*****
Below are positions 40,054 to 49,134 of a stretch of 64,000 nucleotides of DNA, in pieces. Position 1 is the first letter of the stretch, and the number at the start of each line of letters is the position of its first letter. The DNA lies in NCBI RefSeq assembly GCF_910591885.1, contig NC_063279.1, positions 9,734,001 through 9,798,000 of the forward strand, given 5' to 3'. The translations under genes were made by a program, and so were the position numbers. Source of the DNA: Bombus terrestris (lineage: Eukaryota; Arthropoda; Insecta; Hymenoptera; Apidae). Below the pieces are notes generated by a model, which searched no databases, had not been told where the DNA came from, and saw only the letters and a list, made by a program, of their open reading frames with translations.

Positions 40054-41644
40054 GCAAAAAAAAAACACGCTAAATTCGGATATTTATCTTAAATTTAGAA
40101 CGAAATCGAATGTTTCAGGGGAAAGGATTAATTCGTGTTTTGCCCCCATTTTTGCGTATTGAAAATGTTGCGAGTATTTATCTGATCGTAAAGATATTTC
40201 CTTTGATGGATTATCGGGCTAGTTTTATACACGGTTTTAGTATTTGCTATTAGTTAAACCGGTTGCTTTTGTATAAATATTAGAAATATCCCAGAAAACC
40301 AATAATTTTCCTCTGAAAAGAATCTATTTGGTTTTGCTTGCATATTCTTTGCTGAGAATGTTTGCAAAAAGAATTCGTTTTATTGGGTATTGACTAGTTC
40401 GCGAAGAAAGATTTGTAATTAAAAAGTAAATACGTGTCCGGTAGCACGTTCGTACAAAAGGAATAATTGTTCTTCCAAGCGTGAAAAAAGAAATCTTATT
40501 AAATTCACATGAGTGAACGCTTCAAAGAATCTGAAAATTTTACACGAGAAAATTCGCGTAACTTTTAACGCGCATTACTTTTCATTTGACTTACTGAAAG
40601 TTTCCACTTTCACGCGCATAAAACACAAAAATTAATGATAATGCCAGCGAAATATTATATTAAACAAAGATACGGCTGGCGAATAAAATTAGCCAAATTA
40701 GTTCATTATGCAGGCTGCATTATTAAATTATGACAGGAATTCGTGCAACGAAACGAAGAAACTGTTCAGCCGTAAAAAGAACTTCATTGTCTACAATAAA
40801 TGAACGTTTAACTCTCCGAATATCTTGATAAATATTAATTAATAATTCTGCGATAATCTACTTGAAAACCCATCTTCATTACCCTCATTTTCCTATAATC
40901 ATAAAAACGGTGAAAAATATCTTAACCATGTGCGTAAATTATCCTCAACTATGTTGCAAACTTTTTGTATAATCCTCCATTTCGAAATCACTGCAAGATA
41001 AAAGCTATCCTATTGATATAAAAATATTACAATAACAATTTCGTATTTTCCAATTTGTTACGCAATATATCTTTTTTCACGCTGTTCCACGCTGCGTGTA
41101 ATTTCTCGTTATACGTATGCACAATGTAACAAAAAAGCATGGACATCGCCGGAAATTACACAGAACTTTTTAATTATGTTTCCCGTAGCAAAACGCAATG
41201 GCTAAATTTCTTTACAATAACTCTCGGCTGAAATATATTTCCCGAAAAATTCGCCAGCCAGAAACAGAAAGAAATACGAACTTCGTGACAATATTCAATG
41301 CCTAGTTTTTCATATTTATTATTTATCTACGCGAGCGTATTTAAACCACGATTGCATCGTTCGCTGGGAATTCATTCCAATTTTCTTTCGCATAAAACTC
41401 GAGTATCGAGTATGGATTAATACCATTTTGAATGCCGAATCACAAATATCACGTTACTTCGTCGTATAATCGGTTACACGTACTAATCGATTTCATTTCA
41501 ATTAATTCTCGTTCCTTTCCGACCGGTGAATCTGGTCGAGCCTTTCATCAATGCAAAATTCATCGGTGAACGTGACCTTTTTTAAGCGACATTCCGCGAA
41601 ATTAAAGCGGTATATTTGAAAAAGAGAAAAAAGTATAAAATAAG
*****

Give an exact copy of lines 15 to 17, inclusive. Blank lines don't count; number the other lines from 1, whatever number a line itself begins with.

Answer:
41201 GCTAAATTTCTTTACAATAACTCTCGGCTGAAATATATTTCCCGAAAAATTCGCCAGCCAGAAACAGAAAGAAATACGAACTTCGTGACAATATTCAATG
41301 CCTAGTTTTTCATATTTATTATTTATCTACGCGAGCGTATTTAAACCACGATTGCATCGTTCGCTGGGAATTCATTCCAATTTTCTTTCGCATAAAACTC
41401 GAGTATCGAGTATGGATTAATACCATTTTGAATGCCGAATCACAAATATCACGTTACTTCGTCGTATAATCGGTTACACGTACTAATCGATTTCATTTCA